The impact of symptomatic knee osteoarthritis on overall gait pattern deviations and its association with performance-based measures and patient-reported outcomes

Josefine E. Naili, Anna Clara Esbjörnsson, Maura D. Iversen, Michael H. Schwartz, Margareta Hedström, Charlotte K. Häger, Eva W. Broström

Research output: Contribution to journalArticlepeer-review

8 Scopus citations

Abstract

Background Limited knowledge exists regarding the impact of symptomatic knee osteoarthritis (OA) on the overall gait pattern; and whether gait deviations are associated with performance-based measures (PBMs) and patient-reported outcomes (PROs). This cross-sectional study evaluated overall gait patterns in patients with knee OA using the Gait Deviation Index for kinematics (GDI) and kinetics (GDI-kinetic), and explored associations between gait deviations, PBMs, and PROs. Methods Forty patients with knee OA and 25 age and gender-matched controls underwent three-dimensional gait analysis. Participants performed the Timed Up and Go (TUG), Five Times Sit-to-Stand (5STS), and Single Limb Mini Squat (SLMS) tests and completed a disease-specific PRO. Associations between gait deviations, PBMs, and PROs were assessed by Pearson's correlation and multiple linear regression. Results Patients with OA demonstrated significantly lower GDI and GDI-kinetic scores of the OA and contralateral limbs compared to controls; with GDI-kinetic scores on the contralateral limb more impacted than the OA limb. On the contralateral limb, GDI-kinetic score significantly correlated with TUG (r = − 0.42) and 5STS (r = − 0.33), while on the OA limb with TUG (r = − 0.68), 5STS (r = − 0.38), SLMS (r = − 0.38), activities of daily living (r = 0.35) and Knee-related Quality of Life (r = 0.35). No significant associations existed between kinematic GDI scores, PBMs and PROs. Conclusion The overall gait pattern, as represented by GDI and GDI-kinetic scores, in patients with symptomatic knee OA is affected both on the painful OA limb and the contralateral limb. The GDI and GDI-kinetic scores provide different information regarding function that is not revealed by PBMs or PROs.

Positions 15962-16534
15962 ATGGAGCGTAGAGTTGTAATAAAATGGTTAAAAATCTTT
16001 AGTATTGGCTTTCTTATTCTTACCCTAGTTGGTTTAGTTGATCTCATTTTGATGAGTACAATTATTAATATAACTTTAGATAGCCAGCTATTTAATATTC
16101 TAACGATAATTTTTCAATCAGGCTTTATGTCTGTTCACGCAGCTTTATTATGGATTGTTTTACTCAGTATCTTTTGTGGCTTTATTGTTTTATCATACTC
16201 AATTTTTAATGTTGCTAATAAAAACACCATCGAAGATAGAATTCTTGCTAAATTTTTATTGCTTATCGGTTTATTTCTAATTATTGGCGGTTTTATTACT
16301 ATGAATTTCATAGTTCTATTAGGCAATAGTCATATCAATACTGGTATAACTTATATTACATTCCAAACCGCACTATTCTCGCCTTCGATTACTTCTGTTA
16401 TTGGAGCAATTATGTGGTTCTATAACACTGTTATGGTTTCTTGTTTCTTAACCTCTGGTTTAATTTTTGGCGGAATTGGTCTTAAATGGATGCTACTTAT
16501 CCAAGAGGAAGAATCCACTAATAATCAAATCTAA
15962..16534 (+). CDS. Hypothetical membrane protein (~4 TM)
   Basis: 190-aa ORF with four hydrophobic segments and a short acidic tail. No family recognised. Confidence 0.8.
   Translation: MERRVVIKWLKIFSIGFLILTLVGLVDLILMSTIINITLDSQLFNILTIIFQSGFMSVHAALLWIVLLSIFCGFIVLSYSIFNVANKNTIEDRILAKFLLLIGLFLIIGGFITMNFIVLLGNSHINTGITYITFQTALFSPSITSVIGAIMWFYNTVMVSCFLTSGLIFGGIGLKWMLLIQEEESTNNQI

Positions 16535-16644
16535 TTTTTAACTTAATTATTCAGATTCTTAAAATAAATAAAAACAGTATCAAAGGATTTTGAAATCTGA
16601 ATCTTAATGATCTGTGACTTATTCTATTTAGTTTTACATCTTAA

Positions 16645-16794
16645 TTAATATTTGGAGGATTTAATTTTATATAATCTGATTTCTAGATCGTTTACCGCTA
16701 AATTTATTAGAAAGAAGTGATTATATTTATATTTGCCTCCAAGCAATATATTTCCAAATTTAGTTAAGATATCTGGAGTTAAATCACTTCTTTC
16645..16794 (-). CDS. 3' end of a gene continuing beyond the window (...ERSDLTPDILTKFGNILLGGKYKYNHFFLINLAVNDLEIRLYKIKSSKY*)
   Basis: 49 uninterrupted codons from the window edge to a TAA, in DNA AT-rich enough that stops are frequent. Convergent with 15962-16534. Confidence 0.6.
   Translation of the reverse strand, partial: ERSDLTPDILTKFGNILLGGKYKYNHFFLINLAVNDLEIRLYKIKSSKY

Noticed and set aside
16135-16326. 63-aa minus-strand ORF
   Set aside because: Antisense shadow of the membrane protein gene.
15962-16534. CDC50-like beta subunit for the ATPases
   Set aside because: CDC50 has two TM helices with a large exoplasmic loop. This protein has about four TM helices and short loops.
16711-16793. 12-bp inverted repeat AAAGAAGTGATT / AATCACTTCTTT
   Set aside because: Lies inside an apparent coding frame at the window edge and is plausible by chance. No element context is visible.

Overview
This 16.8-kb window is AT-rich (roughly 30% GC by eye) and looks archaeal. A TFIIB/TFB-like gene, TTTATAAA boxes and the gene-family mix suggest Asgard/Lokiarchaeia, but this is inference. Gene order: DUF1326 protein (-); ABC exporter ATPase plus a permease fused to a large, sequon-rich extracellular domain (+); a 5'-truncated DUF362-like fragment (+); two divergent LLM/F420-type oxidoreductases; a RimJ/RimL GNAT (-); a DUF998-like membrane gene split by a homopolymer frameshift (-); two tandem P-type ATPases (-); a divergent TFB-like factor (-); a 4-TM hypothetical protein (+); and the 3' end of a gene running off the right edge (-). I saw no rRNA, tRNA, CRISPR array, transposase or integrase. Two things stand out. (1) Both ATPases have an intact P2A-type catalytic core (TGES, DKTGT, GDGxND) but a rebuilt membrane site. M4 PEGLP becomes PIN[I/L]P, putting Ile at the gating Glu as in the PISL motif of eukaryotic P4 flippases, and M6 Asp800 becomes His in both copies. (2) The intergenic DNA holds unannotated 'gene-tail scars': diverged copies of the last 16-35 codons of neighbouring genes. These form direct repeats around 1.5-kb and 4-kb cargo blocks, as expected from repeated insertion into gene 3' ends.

Original languageEnglish (US)
Pages (from-to)536-546
Number of pages11
JournalKnee
Volume24
Issue number3
DOIs
StatePublished - Jun 2017

Bibliographical note

Funding Information:
This study was supported by grants from Karolinska Institutet , Promobilia , the Swedish Rheumatism Foundation , and the Developmental foundation of the footwear industry . Study sponsors had no involvement in study design, collection, analysis and interpretation of data; in the writing of the manuscript; or in the decision to submit the manuscript for publication.

Funding Information:
This study was supported by grants from Karolinska Institutet, Promobilia, the Swedish Rheumatism Foundation, and the Developmental foundation of the footwear industry. Study sponsors had no involvement in study design, collection, analysis and interpretation of data; in the writing of the manuscript; or in the decision to submit the manuscript for publication.

Publisher Copyright:
© 2017 Elsevier B.V.

Keywords

  • Biomechanics
  • Function
  • Gait
  • Osteoarthritis
  • Outcome measures

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